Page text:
So, choose the basic tool from the toolbar. Choose a color; at the start of any illustration, the color isn’t really a huge issue. Basically, consider this first color nothing but a base paint or primer; the closer to the end of the illustration you get, you’ll just click on this layer or color and will change it to match what you really want. Right now, choose a color and start using the pen tool to go around the perimeter of the overall shape. I’ve found it’s best to get the overall shape down first and then go back and get in all the other shapes, details and features later.
After I start tracing anything with the pen tool, I like to make the color slightly opaque. The more anchor points you add and the larger the surface area you cover, the harder it will be to see where you need to trace or go. Making the color you’re tracing with a bit transparent will definitely help you come up with a better illustration in the end.
You’ll want to try to create smother lines. If there is a curve such as with the arms of the photo, create one anchor point and then spread the other out a bit and before letting go of the mouse (which will set the anchor point) slightly pull in or out and you’ll see that a curved line is created. The more curves you have rather than blocky straight lines between the anchor points, the better and more realistic your image will be.
After you get the overall outline down, now it’s time to start detailing the image. Notice that your image probably has varying degrees or shades of color. You’ll want to try to mimic this. Choose a darker color for the eyebrows and eyes; choose a lighter shade for the different shadows of the hair. The best vector illustrations are those packed with details. The more time you spend on “filling in” and recreating the image, the more impressive the end result will be. You can also choose a color and use different levels of opaqueness for the shadows. Consider this an old artsy trick of watering down a paint to make it either more of a wash or a bolder color.
As you detail and complete any vector illustration, it’s a good idea to stop and see the vector illustration itself without the real image being in the background. By creating two layers at the start, this is rather simple. Make the layer with the photo invisible by clicking on the “eye”. You can always make it reappear so that you can finish your work later on by re-clicking that eye space.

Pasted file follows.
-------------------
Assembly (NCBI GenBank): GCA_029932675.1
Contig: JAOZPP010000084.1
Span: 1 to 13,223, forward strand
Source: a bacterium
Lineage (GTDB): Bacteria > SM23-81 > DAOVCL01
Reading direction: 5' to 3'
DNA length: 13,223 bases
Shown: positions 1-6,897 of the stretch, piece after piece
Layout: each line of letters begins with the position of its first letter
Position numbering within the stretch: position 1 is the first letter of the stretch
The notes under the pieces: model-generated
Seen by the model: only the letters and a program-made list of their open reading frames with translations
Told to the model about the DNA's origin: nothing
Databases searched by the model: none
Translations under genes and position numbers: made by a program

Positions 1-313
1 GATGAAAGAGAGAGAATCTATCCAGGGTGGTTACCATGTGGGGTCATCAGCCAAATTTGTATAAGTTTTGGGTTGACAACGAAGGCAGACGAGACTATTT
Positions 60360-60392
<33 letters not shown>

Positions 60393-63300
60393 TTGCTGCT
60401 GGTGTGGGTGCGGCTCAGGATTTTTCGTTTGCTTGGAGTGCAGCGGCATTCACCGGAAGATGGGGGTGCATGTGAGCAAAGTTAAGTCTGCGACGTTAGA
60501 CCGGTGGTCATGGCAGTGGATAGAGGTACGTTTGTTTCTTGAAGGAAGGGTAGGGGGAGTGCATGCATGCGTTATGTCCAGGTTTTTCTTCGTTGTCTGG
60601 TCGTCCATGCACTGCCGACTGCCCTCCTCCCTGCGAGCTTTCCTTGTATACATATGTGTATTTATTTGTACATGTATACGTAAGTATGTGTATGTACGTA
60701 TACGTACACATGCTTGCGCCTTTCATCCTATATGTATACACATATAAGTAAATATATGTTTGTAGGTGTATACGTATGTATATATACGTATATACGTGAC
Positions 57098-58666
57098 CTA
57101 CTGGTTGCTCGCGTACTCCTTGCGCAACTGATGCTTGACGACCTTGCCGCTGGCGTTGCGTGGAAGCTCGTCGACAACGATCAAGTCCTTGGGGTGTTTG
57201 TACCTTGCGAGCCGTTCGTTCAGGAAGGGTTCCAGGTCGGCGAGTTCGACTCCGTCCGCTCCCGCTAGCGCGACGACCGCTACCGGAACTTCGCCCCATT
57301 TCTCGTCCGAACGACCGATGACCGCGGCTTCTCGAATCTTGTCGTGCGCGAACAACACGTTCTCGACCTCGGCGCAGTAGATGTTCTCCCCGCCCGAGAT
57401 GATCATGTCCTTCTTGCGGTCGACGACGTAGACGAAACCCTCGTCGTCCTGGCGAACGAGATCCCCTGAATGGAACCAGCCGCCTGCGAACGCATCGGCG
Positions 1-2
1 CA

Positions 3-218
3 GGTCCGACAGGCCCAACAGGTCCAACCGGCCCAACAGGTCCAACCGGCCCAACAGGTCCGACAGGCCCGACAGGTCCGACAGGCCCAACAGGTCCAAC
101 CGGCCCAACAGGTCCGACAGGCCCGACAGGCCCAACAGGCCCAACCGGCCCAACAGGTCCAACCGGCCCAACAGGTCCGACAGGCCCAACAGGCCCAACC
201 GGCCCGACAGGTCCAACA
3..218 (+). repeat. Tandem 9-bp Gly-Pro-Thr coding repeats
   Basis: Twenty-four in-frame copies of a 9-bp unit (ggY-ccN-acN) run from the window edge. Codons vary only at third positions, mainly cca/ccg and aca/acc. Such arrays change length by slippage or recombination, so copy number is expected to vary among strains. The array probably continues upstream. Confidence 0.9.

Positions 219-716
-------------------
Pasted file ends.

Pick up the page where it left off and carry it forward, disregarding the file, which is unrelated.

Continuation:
From here, the tutorial is all about how detailed you want to get. For some design tasks, all you may need is a good silhouette; in that case, you’ve now learned now to create a curvy, detailed silhouette using a real photo that would normally cost you a few dollars to purchase on one of the stock photo sites. Congratulations! If you want to take the illustration further, start filling in the spaces. Use the transparency feature to make the base/silhouette opaque and begin to fill in the different features of your image. The more details you include, from the shows or spaces in between the hands, glimmer in the eye, the better. Here’s a simple progression of how I did this illustration:
Whenever you’re done, it’s time to take out the reference and see the final product of all your hard work. Either make the photo layer invisible or delete it all together. You will have your very own vector illustration. The great thing about a vector illustration is that you can enlarge it or make it small and not lose quality; you can use Illustrator to color it in to make it look more realistic or come up with your own interesting color palette. Here’s what the final image looked liked as well as a comparison of the original photo and vector illustration:
You will not become a true master of the pen tool in one tutorial. It takes practice and learning how to create curves, where to set anchor points and how to create complex shapes with the pen tool. Trust me though; taking the time to learn the pen tool is worth it. If you want better results, really impressive finished illustrations that could earn you not only compliments and pats on the back but top dollar, learn and become comfortable with the pen tool!